We’ve all heard the story of the mob lawyer who had everything but a good name, and gave it all up to show his son. That personal integrity is more important than all the riches of the underworld. His name was “Easy Eddie”. Eddie went on to testify against Al Capone, the most notorious gangster in the history of the underworld. Eddie paid for it with his life. Eddie’s son “Butch” learned the lesson his father taught from beyond the grave and went on to become a world War 2 WWII flying ace, and recipient of the Medal of Honor.
The story is true more or less, but it does lays on the morality, a little thick.
Edward Joseph O’Hare, “EJ” to friends and family, passed the Missouri bar exam in 1923 and joined a law firm. Operating dog tracks in Chicago, Boston and Miami, O’Hare made a considerable fortune working for Owen Smith, the high commissioner for the International Greyhound Racing Association. He’s the guy who patented the mechanical rabbit used in dog racing. EJ and Selma Anna (Lauth) O’Hare had three children together between 1914 and 1924, – Edward (“Butch”), Patricia, and Marilyn.
EJ developed an interest in flying in the 1920s, once even hitching a ride on Charles Lindbergh’s mail plane. For a time he worked as pilot for Robertson Aircraft, occasionally giving his teenage son a turn at the controls.
One day, EJ came home to find 13-year -old Butch sprawled on the couch, munching on donuts and banana layer cake. He enrolled the boy in the Western Military Academy in Alton, Illinois. The kid was getting way too lazy.
EJ and Selma divorced in 1927. Eddie left St. Louis for good moving to Chicago while Butch stayed with his mother, attending WMA. It was there the elder O’Hare met Al Capone and later earned his second fortune working as the gangster’s business manager and lawyer.
In 1930, O’Hare approached John Rogers, a reporter for the St. Louis Post-Dispatch, asking that he arrange a meeting with the Internal Revenue Service, then in pursuit of Capone on grounds of tax evasion.
It all could have been to restore his good name, or maybe Eddie saw the writing on the wall. Some will tell you he HAD to get right since no Congressman would nominate the son of a gangster, to the nation’s premier naval academy.
Who knows, maybe it’s all of the above. None of them are mutually exclusive. Whatever the motivation, IRS Agent Wilson later said of EJ “On the inside of the gang I had one of the best undercover men I have ever known: Eddie O’Hare.”
Al Capone was convicted of tax evasion in 1931 and sentenced to Alcatraz, becoming eligible for early release in 1939 due to syphilitic dementia. A week before the gangster’s release, EJ left his office at Sportsman’s Park racetrack in Cicero, driving his black ’39 Lincoln Zephyr. Two shotgun wielding gunmen pulled alongside, firing a volley of big game slugs and killing O’Hare, instantly. No arrest was ever made.
Butch had graduated from the Naval Academy at Annapolis by this time, receiving his duty assignment aboard the USS New Mexico. Shortly after his father’s assassination, the younger O’Hare began flight training at Naval Air Station in Pensacola.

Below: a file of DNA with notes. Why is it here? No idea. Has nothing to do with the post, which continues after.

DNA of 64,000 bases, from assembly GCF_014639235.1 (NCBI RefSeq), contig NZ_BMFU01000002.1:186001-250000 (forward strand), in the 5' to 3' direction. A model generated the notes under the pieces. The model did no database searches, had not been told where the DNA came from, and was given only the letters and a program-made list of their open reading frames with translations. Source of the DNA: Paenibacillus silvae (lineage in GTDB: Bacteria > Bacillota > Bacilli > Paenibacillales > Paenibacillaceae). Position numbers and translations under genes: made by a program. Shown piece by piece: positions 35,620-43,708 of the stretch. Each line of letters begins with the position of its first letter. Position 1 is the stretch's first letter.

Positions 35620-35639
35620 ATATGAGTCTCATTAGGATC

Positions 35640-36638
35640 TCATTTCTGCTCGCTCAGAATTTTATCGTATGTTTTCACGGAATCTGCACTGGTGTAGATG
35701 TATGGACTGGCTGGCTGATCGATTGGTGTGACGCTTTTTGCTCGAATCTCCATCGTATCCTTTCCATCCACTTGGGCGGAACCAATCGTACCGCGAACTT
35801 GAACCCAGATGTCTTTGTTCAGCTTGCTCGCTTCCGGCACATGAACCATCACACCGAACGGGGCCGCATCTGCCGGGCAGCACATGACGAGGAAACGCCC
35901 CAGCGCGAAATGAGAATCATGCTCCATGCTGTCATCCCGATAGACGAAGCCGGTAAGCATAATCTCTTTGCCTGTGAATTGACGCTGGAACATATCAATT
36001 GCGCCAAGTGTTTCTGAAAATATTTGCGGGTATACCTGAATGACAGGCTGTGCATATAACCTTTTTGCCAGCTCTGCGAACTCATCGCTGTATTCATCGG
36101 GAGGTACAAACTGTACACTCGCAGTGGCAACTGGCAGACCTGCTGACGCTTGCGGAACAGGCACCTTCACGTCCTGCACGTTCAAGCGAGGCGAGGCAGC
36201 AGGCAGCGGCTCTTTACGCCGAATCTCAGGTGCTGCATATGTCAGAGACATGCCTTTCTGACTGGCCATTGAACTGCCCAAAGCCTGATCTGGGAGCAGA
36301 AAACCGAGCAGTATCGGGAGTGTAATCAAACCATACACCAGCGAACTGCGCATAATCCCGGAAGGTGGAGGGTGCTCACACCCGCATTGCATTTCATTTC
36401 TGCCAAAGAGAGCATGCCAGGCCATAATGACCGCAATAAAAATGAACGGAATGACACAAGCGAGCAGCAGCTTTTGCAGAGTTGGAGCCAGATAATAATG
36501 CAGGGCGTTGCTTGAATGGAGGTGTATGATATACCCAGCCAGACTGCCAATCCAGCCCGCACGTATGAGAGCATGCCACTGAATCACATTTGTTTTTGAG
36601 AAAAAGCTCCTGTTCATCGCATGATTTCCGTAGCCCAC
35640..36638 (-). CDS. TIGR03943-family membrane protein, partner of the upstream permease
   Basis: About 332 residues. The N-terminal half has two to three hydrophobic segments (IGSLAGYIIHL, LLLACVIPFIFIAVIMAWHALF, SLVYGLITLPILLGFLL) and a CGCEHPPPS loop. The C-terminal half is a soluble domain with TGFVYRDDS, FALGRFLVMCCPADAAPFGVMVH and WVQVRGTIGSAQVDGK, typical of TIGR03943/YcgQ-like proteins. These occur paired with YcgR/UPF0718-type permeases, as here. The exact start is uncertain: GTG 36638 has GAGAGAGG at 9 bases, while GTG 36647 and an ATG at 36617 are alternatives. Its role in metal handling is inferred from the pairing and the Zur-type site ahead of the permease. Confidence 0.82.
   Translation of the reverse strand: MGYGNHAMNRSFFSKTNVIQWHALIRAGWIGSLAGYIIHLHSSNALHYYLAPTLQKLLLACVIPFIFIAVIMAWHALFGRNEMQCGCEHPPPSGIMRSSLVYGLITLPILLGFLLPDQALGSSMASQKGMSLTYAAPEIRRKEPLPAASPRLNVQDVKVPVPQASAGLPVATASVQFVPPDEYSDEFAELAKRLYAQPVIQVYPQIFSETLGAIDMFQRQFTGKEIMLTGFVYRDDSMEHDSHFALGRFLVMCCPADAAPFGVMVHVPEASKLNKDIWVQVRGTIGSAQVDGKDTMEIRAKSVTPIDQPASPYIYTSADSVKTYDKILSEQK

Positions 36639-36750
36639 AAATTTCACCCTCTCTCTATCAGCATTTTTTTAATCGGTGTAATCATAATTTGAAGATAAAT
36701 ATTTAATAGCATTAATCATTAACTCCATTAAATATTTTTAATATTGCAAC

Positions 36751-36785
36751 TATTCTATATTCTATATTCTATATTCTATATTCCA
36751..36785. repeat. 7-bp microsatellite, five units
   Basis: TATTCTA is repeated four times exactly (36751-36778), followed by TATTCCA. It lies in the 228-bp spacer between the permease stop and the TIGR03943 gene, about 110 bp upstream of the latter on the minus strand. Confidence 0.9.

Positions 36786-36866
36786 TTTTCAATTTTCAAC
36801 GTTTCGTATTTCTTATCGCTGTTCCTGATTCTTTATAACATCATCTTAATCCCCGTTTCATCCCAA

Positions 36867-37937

Assigned to the USS Saratoga’s Fighting Squadron, Butch O’Hare made his first carrier landing in 1940, describing the experience as “just about the most exciting thing a pilot can do in peacetime.”
Butch O’Hare became the first American flying Ace of WWII on February 20, 1942.
The carrier Lexington was discovered by Japanese reconnaissance aircraft, 450 miles outside of Rabaul. Six Grumman F4F Wildcat fighters and Lexington’s anti-aircraft guns were engaged with an incoming formation of nine Japanese bombers when nine more bombers were reported incoming.
Six more Wildcats roared off the flight deck of the Lexington, one piloted by Butch O’Hare. He and his wingman Marion William “Duff” Dufilho were the first to spot the V formation, diving to the intercept and leaving the other four fighters too far away to affect the outcome. Dufilho’s guns jammed, leaving Butch O’Hare alone on the unprotected side of his flotilla. One fighter against nine enemy bombers flying in tight V formation, mutually protecting one another with rear-facing machine guns.
O’Hare’s Wildcat had four 50-caliber guns with 450 rounds apiece, enough to fire for about 34 seconds. What followed was so close to the Lexington, that pilots could hear the carrier’s AA guns. Full throttle and diving from the high side, O’Hare fired short, accurate bursts, the outermost bomber’s right-hand engine literally jumping from its mount. Ducking to the other side and smashing the port engine on another “Betty”, O’Hare’s Wildcat attacked one bomber after another, single handedly taking out five bombers with an average of only 60 rounds apiece.
O’Hare’s Medal of Honor citation calls the performance “…one of the most daring, if not the most daring, single action in the history of combat aviation…”
In a confused night action in the darkness of November 26, 1943, Butch O’Hare stepped from the pages of history. Some say he was cut down by friendly fire, mistakenly shot down by TBF Avenger gunner Alvin B. Kernan. Others say it was a lucky shot by a gunner aboard his old adversary, a Rikko (Betty) bomber. Yet another theory was that O’Hare’s Hellcat caught a wingtip on a wave and cartwheeled into the ocean.
On September 19, 1949, the Orchard Depot Airport in Chicago was renamed in tribute to the fallen Ace. O’Hare International Airport. Neither his body nor his aircraft were ever recovered.